For example, do I need to know about a maniac on the other side of the country who kills his family then commits suicide. That does not benefit me in any way, shape or form. Or if a government that is toppled by a coup on the other side of the world. I can’t undo that by reading the story. The event will not reverse itself by me knowing about it. What if the United States takes military action, you say? What if it does? Do you think I (or you) can change that course of action by “following” the story? No. It would only tend to continually aggravate me and I don’t need that. As the old adage goes: “I’ve got better things to do with my time” - time being a commodity that I am already seeing more of after only three days of cutting the cord.


My decision to this comes down to something I helped my wife with many years ago. When she was in school earning her Doctorate, she became very anxious about a lot of things. That is a big deal in one’s life, and I understood that, even though I have no college experience at all. So, I suggested she make a list of everything that was troubling her. She did, and it was very lengthy, taking up at least one side of a piece of letter-sized paper. There is no need to reveal the details of those things that bothered her because they would be irrelevant to you, and even to me now, some 15 years later. So I’ll just get directly to the method at hand. She gave me the paper and I read the first problem and asked her a simple question: Is that under your control or not? Is it something you can change? I read the rest of the list asking her the same thing for each grievance she had written. Almost all the things she had listed were out of her sphere of influence. There were a few that were but they were mostly academic or finding the time to do the work.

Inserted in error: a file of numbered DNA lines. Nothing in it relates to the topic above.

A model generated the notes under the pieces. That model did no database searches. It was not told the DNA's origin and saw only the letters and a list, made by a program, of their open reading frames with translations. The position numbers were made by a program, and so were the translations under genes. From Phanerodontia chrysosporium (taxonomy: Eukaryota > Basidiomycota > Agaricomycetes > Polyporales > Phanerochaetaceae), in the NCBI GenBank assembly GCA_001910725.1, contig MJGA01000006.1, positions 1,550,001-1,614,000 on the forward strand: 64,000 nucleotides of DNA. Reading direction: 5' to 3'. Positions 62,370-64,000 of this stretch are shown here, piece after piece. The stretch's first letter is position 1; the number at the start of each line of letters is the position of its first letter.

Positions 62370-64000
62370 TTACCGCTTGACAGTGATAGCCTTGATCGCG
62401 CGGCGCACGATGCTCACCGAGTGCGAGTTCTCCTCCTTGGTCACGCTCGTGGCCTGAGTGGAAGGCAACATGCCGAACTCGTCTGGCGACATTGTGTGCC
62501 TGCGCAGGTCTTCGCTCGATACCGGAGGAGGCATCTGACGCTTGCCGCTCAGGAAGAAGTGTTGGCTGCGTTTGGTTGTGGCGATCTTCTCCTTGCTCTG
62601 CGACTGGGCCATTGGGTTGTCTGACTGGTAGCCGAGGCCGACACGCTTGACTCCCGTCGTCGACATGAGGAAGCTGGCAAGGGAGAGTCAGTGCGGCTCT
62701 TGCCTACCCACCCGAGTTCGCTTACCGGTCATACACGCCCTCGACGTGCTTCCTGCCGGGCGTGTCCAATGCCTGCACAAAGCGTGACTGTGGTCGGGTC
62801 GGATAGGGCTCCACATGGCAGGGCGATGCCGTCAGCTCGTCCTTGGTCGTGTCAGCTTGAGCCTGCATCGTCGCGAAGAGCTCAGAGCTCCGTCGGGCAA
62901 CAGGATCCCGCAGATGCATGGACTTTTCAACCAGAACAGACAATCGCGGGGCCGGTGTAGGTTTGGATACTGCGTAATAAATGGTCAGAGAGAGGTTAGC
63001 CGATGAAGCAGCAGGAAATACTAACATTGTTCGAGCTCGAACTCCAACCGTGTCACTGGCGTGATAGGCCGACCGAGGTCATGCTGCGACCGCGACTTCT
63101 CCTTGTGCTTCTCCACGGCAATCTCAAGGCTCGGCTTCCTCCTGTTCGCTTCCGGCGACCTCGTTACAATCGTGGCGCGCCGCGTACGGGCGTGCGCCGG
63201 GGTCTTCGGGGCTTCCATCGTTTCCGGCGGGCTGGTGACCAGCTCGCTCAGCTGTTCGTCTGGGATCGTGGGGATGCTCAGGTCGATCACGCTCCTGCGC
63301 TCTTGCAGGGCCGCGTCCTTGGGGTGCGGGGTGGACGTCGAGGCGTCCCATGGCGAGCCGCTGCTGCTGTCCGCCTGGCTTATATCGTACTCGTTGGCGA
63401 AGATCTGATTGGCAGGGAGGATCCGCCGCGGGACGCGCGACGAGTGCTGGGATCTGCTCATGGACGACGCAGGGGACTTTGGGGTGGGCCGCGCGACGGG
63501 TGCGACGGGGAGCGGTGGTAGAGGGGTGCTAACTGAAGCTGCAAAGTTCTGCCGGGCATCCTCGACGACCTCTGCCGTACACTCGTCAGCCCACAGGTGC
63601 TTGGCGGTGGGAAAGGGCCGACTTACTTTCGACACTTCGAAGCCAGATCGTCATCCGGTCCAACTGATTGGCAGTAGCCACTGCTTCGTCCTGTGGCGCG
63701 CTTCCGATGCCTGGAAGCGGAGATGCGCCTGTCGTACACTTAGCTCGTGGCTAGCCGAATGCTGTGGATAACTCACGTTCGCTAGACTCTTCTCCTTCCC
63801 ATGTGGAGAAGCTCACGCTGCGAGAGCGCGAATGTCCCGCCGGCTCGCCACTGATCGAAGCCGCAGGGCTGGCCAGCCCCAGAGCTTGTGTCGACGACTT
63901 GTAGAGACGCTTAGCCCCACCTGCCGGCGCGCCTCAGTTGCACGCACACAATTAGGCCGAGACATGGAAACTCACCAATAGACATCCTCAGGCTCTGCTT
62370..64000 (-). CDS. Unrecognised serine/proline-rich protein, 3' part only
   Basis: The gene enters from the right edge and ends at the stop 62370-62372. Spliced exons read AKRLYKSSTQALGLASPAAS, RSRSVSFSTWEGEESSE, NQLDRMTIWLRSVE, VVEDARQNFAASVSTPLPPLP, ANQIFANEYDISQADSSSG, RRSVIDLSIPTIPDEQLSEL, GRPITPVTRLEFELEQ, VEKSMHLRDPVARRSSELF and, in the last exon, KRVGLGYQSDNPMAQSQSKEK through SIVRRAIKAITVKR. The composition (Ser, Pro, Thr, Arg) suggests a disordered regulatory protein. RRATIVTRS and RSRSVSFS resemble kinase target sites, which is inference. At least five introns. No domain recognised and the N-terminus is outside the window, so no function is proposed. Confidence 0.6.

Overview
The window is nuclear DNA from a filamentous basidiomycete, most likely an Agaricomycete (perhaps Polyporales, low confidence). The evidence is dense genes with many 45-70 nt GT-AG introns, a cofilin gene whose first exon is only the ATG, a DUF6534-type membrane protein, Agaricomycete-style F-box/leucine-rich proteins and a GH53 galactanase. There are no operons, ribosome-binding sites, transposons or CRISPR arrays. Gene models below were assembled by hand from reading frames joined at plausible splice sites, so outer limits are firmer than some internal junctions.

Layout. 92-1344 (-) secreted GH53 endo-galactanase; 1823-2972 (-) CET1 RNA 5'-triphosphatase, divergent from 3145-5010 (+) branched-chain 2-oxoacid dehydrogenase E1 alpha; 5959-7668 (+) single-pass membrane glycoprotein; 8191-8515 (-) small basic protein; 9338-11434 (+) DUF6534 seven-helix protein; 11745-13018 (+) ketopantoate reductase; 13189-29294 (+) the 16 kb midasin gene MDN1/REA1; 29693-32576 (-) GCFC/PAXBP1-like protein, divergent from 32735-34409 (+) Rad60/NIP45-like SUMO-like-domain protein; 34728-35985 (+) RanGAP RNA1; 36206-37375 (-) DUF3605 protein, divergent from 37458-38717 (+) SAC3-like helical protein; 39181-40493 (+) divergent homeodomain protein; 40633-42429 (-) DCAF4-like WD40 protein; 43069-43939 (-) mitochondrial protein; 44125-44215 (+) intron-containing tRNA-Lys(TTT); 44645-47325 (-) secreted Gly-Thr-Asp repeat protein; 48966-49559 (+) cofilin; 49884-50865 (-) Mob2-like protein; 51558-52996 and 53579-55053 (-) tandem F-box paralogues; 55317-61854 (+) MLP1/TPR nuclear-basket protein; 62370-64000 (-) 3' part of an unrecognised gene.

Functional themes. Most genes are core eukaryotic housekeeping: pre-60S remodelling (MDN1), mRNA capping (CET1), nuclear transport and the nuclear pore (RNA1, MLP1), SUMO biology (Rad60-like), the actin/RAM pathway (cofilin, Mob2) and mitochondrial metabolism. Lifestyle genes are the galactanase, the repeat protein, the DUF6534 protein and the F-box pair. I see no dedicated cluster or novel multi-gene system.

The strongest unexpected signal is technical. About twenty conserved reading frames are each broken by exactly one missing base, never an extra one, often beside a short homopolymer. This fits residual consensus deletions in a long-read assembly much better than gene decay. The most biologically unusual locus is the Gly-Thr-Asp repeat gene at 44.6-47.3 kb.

That same principal applies here in my choice to eliminate what I have finally realized is a technological nuisance and incursion into my personal life. I don’t need it - the majority of it is not relevant to my life, so I am controlling it by making it go away. Like a cancer, I am cutting it out of my brain.


Aren’t you putting your head in the sand, you might ask?


No. I’m using my survival instincts to eliminate something I have deemed to be a threat to my mental health and a complete and total waste of my life’s finite moments as well as not being beneficial to me in any way.


It’s a one-sided relationship.


In other words, I give the technology my time and I get nothing except (literally) unusable information and bad biased journalism in return. Think of the tech as being a person. Ask yourself how long that relationship would last?


And like participating (or not) in politics or religion, I have a personal choice. We all do.


And now, for me, no news is good news.

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© 2014-2018 by Jeff Willoughby - All Content Contained Herein